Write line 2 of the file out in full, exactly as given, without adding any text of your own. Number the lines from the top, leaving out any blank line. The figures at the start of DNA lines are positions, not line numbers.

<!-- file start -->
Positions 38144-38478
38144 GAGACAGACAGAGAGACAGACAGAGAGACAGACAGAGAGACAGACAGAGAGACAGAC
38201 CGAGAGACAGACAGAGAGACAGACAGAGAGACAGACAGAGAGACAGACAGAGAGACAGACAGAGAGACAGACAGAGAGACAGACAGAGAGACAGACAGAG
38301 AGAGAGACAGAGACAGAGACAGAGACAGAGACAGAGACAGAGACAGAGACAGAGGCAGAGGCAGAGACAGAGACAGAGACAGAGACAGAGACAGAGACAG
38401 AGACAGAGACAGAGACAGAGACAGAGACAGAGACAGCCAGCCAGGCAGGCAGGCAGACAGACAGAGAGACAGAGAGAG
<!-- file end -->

38144 GAGACAGACAGAGAGACAGACAGAGAGACAGACAGAGAGACAGACAGAGAGACAGAC